But it meant bringing within the hallowed halls of Helferstorferstraße 17 a nuclear-armed great power, one for which energy is just one component of national might. Russia cannot quite match Saudi Arabia as an oil giant, but it outweighs all other OPEC states together in the other elements of national strength. Instead of attempting to break this axis in March-April 2020, the White House reinforced it.
In the early stages of the Covid pandemic, prices briefly went negative as consumption collapsed. Donald Trump reportedly told Saudi Arabia in April 2020 to cut production or US troops would be withdrawn from the Kingdom. He threatened publicly to impose tariffs on Russian and Saudi oil to protect the domestic petroleum industry, and said, “I thought [Mohammed bin Salman] and President Putin…were very reasonable. They knew they had a problem, and then this happened.”
Russia was, of course, very much in favour of this month’s production cut. Pre-war, it usually exceeded its quota. Now, it cannot reach its target, and will be even more exposed when European sanctions come into force on December 5. Tightening energy markets further ahead of winter is one of its few available gambits. The White House’s accusation is that “OPEC+ is aligning with Russia”.
Saudi Arabia’s reading of the oil market is not flawless. Even when its understanding is correct, and despite being the dominant voice in OPEC since 1979, it still has to contend with a shifting cast of fractious colleagues, with differing national interests, who do not always assess their options wisely.
Its errors are of two types. The first is putting too much production into a weak market, as in 1986, the infamous Jakarta meeting of November 1997, and the price wars of November 2014 and March 2020. But these instances may not be errors in the wider strategic view: in each case, Saudi Arabia was trying to punish one or more competitors to compel them to reduce their own output or to negotiate.
The second is more insidious: not increasing output enough in a tight market, as in mid-2008. Despite its long-term interests, Riyadh is not immune from enjoying temporarily high prices, even when they bring the dangers of demand destruction or a global economic slump.
Oil prices have fallen steeply since June, with Brent crude dropping from $124 per barrel to $84 in late September, after which speculation on production cuts pushed them up a little. If prices had not dropped so much, OPEC+ would not have acted as it did. In that sense, this decision clearly has an economic basis.
But why now and why so much? In its latest oil market report, OPEC cut its forecast of demand for its crude in the fourth quarter this year by 440,000 bpd, and for next year slashed global demand estimates by 360,000 bpd. That is less than half the likely actual reduction as a result of the October 5 decision.
There is gloom over the Chinese economy and its continuing Covid lockdowns, a winter energy crisis in Europe, floundering UK fiscal policy, rising interest rates and high inflation worldwide. But the situation has not drastically deteriorated since the meetings in August and September. And a large cut risks exacerbating the slowdown.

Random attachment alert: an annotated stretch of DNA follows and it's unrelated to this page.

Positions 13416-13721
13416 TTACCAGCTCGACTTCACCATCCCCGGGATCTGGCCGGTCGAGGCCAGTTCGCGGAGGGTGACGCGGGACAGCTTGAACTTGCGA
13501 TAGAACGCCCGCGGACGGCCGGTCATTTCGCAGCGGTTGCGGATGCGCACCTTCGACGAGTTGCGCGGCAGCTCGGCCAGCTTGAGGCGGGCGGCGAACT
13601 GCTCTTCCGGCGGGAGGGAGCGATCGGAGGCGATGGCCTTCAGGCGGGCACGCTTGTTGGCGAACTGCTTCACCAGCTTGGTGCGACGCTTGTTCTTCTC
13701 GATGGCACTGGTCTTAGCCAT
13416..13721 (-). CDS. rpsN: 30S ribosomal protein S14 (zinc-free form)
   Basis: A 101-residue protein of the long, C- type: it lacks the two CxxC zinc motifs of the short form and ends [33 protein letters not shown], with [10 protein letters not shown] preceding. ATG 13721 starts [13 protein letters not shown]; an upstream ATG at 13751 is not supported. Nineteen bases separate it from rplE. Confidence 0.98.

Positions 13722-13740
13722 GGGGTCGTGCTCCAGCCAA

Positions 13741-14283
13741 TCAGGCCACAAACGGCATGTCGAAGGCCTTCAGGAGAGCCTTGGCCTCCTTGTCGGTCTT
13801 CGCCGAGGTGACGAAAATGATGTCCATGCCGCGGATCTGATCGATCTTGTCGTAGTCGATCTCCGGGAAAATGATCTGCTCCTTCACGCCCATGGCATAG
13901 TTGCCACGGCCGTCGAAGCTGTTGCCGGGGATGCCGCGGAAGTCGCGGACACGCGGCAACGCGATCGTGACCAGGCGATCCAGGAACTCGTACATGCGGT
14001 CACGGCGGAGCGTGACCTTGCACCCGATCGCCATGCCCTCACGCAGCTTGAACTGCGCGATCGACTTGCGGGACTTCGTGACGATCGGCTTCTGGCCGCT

The ban on nearly all Russian oil imports into the EU will come into effect in less than two months. The US SPR release would have finished this month, if the administration does not now extend it. Just in terms of economic logic, a cut was probably justified, but a smaller adjustment this month could have been followed by others.
If the US-European price cap on Russia works, higher oil prices as a result of the production cuts will not result in any extra revenues to Moscow, contradicting Mr Kirby’s suggestion that the OPEC+ cut would “increase Russian revenues and blunt the effectiveness of sanctions”.
But it is in the interest of OPEC+ that the price cap should not work. Sanctions have greatly reduced oil exports from Iran and Venezuela, and the potential and perennial “NOPEC” bill is likely to resurface in the US Congress. A White House unfriendly to Riyadh and seeking to keep down inflation might try to apply this new tool more widely.
In a way, it’s interesting that oil buyers have not tried to organise their own cartel before. “There are some who say we are trying to organize a consumers' cooperative…None of these statements is accurate,” said Kissinger in February 1974. The International Energy Agency (IEA) was indeed established that November, but it aimed to coordinate the industrialised countries’ energy policies, not to form a counter-OPEC monopsony.
The Biden administration has been dusting off all its options, and inventing others, to head off oil prices. In a rejoinder to the White House’s criticism, the Saudi foreign ministry stated that its government “clarified through its continuous consultation with the US Administration that all economic analyses indicate that postponing the OPEC+ decision for a month, according to what has been suggested, would have had negative economic consequences.”
A month’s delay would have meant the decision would not have had time to have an impact before the US mid-term elections on November 8. So after years of manipulating the market through sanctions, the SPR and now a price cap, whose motives this time are the most nakedly political?